Austin’s Local Markets Build Community Around Food, Fashion & Cherished Goods
Flea markets, farmers’ markets and more places where goods are exchanged create connection, local leaders say
By Holly Cowart
Broadly experienced but deeply personal to all, community can be a hard thing to define. To better understand what makes up the fabric of Austin’s community, we asked the leaders of beloved local markets to explain the term in their own words. From food to fashion, these individuals are establishing spaces that celebrate representation, create connections and provide economic opportunities for collective thriving. So what does community mean to you?
Founder, Austin Flea
Community to me is all about supporting local—whether that’s local artists and makers, local venues and establishments, or locally sourced foods and sundries. Our tagline for the Austin Flea is “Handmade. Vintage. Local.” We have such an array of talent in this city, and we are honored to be able to work with these artists and entrepreneurs every show. Additionally, we created an online store in May to give folks an opportunity to shop some of our amazing vendors online, and all of our events are held at locally owned and operated establishments, continuing the cycle of support.
Founder, Dope Creatives Market & Black Makers Market
Community is creating a safe space for all members of the creative community to gather, collaborate and celebrate who we are. My motivation for forming the Dope Creatives Market and Black Makers Market was to establish an affordable, family-friendly and intentionally diverse platform for artists and small-business owners to connect with the communities they live in.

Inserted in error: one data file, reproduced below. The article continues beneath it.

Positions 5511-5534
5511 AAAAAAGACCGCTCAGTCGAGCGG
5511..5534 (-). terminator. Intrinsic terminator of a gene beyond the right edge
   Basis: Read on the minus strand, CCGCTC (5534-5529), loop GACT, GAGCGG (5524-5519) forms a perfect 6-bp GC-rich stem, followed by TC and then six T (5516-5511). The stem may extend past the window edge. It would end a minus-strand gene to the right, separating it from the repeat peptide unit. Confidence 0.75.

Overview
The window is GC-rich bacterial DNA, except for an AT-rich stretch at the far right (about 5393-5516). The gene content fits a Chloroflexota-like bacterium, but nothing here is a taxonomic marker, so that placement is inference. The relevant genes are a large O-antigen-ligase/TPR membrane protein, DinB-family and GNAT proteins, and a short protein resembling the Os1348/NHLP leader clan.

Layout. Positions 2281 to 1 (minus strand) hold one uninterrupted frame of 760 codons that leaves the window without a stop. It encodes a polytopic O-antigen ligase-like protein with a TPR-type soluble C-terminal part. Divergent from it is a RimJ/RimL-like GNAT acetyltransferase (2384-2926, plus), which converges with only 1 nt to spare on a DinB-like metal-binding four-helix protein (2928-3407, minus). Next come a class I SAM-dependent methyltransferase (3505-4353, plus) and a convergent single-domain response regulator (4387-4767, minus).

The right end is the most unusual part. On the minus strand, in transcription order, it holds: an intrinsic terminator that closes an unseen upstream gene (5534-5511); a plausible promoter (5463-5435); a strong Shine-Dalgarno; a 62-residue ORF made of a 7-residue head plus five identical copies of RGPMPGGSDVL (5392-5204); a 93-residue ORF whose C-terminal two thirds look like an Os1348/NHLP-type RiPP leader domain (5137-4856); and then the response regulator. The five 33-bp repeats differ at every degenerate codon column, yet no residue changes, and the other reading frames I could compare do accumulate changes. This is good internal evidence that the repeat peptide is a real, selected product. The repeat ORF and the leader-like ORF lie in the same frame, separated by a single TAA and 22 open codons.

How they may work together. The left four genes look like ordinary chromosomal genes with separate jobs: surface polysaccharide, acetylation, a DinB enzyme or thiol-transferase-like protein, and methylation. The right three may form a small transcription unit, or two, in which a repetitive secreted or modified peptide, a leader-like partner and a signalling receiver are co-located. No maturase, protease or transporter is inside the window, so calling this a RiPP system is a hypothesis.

To Be Announced
Co-founder, Laissez Fair
It’s a mutual understanding that as individuals we are in this together and the importance of supporting one another when possible to reach our individual and communal goals. Laissez Fair provides a space and platform for sellers to meet others in the vintage community and the opportunity to present themselves to a broader audience than they may have reached otherwise.
May 16 – Passport Vintage
Founder, Frida Friday ATX
To me, community is about building a fellowship with people who are committed to learning and growing with each other. It’s about being “in it” with each other as we evolve to our highest selves. Our work is specifically about creating intentionally intersectional spaces that celebrate our diversity and highlight our culture as progressive BIPOC, Latinx and Queers. I recognized ongoing gaps in resources that uplift WoC and economically disenfranchised communities and chose to make a cultural space that helps to address those needs by creating a new economic resource for our community.
March 6 – Veracruz All Natural
Farm Viability Manager, SFC Farmers’ Market
Our community is made up of farmers, market shoppers, community gardeners, folks who want to cook for their families and anyone interested in supporting local food in Central Texas. Through our unique programming, we are creating win-win-win scenarios for anyone trying to access fresh food. For individuals who use nutrition assistance benefits, like SNAP and WIC, we match funds through our Double Up Food Bucks program so families can purchase more food at our markets. We also provide technical assistance and matchmaking services for farmers who want to scale up or reinvest in their farms. Sustainable Food Center cultivates a just and regenerative food system so people and the environment can thrive.